Wednesday, November 12, 2014

Nothing in Common Goes South, Part 2, Day 2

An alternate title for this entire saga could well be:
Things (people, places) that Are Well-Known and Obvious to Almost Everyone, but about which I was Tragically Ignorant.
The above would include O. Winston Link. CSB knew all about O. Winston Link and his iconic photographs of steam trains at night. I had no clue. But now I do, and I am delighted. Also, the O stands for Ogle, which seems noteworthy.

In the former Roanoke railroad station of the Norfolk & Western RR there is now a museum dedicated to the pictures of Link; it is also full of all sorts of random RR paraphernalia, such as menus of train travel. Sometime in the 1960’s, while riding the rails you could get 3 strips of breakfast bacon with eggs for $1.25, and “Parents may Share their Portions with Children without Extra Charge”. That seems generous.

Winston Link was born in Brooklyn in 1914. He studied civil engineering but soon after school he began to work as a commercial photographer. At one point his most famous image was of a man pointing a gun at a pig wearing a bulletproof vest. I have no idea what this was meant to sell. I don’t think Hamlette would have let me dress her in a vest of any style. (Unlike Flannery O’Connor’s chickens, who liked to wear costumes.)

Around 1955, while doing a job in Virginia Link’s lifelong affection for railroads expanded into a total obsession. N&W was the last railroad to transition from steam to diesel, and Link began photographing steam trains, at night, when he could control the lighting.

Link’s first wife was a former Miss Ark-La-Tex who later became a body double for the Hungarian femme fatale Franciska Gaal. His second wife, Conchita, stole a collection of Link’s photos and tried to sell them, claiming that he had Alzheimer’s. For this she went to prison for 6 years. As soon as she got out, Conchita tried to sell Link’s pictures again on eBay. The second time she got three years. One has to admire her determination. Or something.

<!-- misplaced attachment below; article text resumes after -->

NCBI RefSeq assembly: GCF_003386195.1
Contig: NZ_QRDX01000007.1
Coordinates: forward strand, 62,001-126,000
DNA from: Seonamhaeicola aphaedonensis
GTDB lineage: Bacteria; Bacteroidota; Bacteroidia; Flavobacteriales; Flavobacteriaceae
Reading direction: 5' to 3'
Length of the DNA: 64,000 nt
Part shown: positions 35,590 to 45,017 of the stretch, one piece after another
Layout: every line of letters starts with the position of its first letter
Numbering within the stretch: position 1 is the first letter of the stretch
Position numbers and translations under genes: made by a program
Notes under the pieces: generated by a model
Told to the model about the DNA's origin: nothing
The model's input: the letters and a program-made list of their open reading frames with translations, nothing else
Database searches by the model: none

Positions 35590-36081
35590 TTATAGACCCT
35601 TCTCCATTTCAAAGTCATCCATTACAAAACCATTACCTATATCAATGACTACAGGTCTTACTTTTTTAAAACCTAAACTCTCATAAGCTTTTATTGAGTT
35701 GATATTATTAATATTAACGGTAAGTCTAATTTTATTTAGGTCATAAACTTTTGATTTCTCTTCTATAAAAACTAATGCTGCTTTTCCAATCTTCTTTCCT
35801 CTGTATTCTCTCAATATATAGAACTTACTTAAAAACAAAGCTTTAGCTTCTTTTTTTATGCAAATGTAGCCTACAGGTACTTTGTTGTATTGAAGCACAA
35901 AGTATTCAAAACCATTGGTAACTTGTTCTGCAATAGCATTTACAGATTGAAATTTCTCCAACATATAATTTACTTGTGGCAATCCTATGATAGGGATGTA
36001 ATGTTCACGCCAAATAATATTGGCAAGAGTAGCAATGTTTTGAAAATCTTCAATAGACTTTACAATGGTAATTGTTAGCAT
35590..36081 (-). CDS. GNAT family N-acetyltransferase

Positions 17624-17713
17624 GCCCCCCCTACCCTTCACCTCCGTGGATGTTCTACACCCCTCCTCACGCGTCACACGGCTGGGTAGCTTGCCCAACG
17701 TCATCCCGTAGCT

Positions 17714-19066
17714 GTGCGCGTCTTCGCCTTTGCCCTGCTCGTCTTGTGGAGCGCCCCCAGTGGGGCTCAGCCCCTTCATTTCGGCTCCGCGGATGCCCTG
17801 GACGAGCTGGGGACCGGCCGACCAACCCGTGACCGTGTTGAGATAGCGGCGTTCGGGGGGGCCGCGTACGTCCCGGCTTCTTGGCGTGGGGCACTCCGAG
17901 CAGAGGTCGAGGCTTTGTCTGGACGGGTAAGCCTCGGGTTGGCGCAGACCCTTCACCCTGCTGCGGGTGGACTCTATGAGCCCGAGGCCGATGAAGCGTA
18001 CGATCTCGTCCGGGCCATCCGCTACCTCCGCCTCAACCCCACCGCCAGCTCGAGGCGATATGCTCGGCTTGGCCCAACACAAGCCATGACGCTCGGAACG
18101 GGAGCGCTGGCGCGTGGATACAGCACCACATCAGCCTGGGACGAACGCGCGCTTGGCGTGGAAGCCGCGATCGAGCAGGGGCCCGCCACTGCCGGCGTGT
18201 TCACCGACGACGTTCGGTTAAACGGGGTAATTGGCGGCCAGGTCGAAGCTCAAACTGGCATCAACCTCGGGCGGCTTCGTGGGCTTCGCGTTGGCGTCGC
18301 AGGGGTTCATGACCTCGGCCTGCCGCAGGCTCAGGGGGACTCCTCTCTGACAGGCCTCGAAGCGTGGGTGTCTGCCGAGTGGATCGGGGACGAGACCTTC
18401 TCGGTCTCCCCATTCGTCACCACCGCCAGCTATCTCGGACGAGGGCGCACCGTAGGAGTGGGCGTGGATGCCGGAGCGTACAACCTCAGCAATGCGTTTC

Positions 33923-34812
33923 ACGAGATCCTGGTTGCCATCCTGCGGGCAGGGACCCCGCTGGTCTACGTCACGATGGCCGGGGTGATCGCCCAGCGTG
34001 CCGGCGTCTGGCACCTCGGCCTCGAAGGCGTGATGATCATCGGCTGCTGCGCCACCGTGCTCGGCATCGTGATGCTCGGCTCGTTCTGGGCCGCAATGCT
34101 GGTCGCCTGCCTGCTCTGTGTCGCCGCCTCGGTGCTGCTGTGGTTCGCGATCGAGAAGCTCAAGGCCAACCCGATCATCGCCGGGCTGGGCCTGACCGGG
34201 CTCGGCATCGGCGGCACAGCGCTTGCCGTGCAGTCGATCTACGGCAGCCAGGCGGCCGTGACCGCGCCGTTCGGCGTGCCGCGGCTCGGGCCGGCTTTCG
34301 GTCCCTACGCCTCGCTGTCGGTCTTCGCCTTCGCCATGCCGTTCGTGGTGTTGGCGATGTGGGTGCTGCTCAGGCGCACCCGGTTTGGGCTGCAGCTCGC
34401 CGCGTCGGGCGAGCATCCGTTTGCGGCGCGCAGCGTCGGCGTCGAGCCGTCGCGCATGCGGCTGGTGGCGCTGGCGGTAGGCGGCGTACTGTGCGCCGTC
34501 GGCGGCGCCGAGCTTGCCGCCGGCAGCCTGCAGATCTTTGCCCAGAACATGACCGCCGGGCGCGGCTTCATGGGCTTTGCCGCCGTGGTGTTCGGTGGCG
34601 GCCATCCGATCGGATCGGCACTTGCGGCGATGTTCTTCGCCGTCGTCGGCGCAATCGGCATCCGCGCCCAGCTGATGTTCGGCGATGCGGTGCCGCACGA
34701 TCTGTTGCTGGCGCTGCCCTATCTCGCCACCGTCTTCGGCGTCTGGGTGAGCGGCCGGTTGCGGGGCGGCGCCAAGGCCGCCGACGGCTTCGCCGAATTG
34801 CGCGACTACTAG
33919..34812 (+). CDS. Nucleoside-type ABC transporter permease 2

Also in Roanoke we visit the Taubman Art Museum that has several fine paintings in its collection, but most notably it has what may be the world’s largest collection of Judith Leiber handbags. If this isn’t amazing enough, it turns out that CSB was pretty amazed and impressed by these sparkle-studded evening purses or minaudieres. It is a good thing to be surprised by your spouse.

Somewhere on the road between Roanoke and Greenville, SC I reach into my very carefully organized back seat looking for the watercolor set. I am thinking of painting my impressions of Jesus billboards. But instead of my paints, there in the canvas satchel, I come upon a Giant-Family size bag of Twizzlers™, and a similarly gigantic bag of Reese’s Peanut-Butter Cups™. How did they get there? CSB’s expression is as innocent as a politician’s, denying that latest incident in the Potomac Fountain.

Given CSB’s evidenced taste in road food, it is all the more shocking how little he enjoys the American-Made Cow Tales, a gift from a chatty fellow in Union Grove, NC, where decades ago CSB had been to a Fiddlers’ Convention. We went to check it out, and yes, there still is a Fiddler’s Convention, and Cow Tales were the favorite snack of our newfound friend. Chucker throws it out the window; I save the wrapper for my Travel Log.

No comments: